The Telecommunications sector has traditionally been a cash cow for the government of Bangladesh. 6.11.1 Fee Structure (1) Did you have to pay a fee to purchase your license?

(2)

Do you pay an annual fee as well?

(3) 1. 2. 3. (4)

Are there any other regulatory charges you have to pay, please list them?

Would it be preferable to have a charge of issuing an ULR authorization, an annual fee or should there be a mixture of both?

(5)

Should fees and charge be dependent on the number and type of services being proposed to be provided by the service provider or simply be a fee for the possession of the authorization?

6.11.2 Fee Base (1) What is an appropriate fee level in a ULR Regime, coverage, size of business, date of entry to the sector or some other base?

(2)

How should fees if any be decided? Should there be room for industry consultation?

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6.11.3 Government Revenue Requirements Governments around the world sometimes levy the telecommunications sector a revenue share to take account of the revenue lost when the former telecom utility was privatized. (1) Is there a revenue share requirement in your existing license?

(2)

How is the revenue share calculated?

(3)

If you did not have to pay the government revenue share, would you use the additional revenue to expand you network, offer new services, or to improve cash flows?

(4)

Should any government levy be cumulative charges for existing services and service area and reduced to a nominal value say after a period of 3-5 years?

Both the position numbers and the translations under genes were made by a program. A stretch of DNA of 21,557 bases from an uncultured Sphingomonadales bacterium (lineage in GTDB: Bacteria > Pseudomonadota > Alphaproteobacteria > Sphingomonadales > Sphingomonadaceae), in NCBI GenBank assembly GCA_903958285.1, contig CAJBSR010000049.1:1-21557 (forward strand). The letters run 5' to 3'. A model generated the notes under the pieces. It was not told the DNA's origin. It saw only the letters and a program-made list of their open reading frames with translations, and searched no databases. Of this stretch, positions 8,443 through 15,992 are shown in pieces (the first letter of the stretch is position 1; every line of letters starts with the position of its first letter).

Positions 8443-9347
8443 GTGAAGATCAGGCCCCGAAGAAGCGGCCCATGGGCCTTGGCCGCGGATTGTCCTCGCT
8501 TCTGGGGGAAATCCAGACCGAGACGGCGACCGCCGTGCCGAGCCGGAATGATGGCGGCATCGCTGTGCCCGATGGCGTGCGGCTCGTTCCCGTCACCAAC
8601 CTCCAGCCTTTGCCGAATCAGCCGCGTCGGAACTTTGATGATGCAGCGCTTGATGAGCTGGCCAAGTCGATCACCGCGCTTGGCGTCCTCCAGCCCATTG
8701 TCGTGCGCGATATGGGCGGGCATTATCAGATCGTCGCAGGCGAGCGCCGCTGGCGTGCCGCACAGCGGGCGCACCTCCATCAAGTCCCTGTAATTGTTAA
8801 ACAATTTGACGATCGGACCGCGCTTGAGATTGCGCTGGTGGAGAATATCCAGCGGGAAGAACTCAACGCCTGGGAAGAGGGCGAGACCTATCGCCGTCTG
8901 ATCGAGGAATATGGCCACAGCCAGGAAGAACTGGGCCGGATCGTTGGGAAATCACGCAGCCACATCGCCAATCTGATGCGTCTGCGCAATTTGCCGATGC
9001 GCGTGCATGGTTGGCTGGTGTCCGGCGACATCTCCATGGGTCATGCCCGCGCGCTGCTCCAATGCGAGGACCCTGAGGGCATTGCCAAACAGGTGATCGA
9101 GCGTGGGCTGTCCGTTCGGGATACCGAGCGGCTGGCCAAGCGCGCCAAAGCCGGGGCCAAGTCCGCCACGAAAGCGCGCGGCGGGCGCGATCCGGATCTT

(5)

If yes, what should be the level/basis of calculating this nominal fee and what should be the time period after which the Registration Charges reduces to nominal fee?

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6.12

Broadcasting and Content Regulation

6.12.1 Broadcasting Convergence: The technological convergence there is now little if any justification for licensing in different ways the virtually identical infrastructure used similar technologies. (1) Should the regulation of broadcast content being merged with the regulation of telecommunications.

6.12.2 Broadcasting Content: The licensing of broadcasting is often associated with censorship, political and to promote community standards of tolerance and understanding of different viewpoints. However, there are other aspects of content licensing, for example monopolization of major sporting events, such as the Soccer World Cup and major cricket matches. (1) Is content licensing a matter that should be covered by the ULR?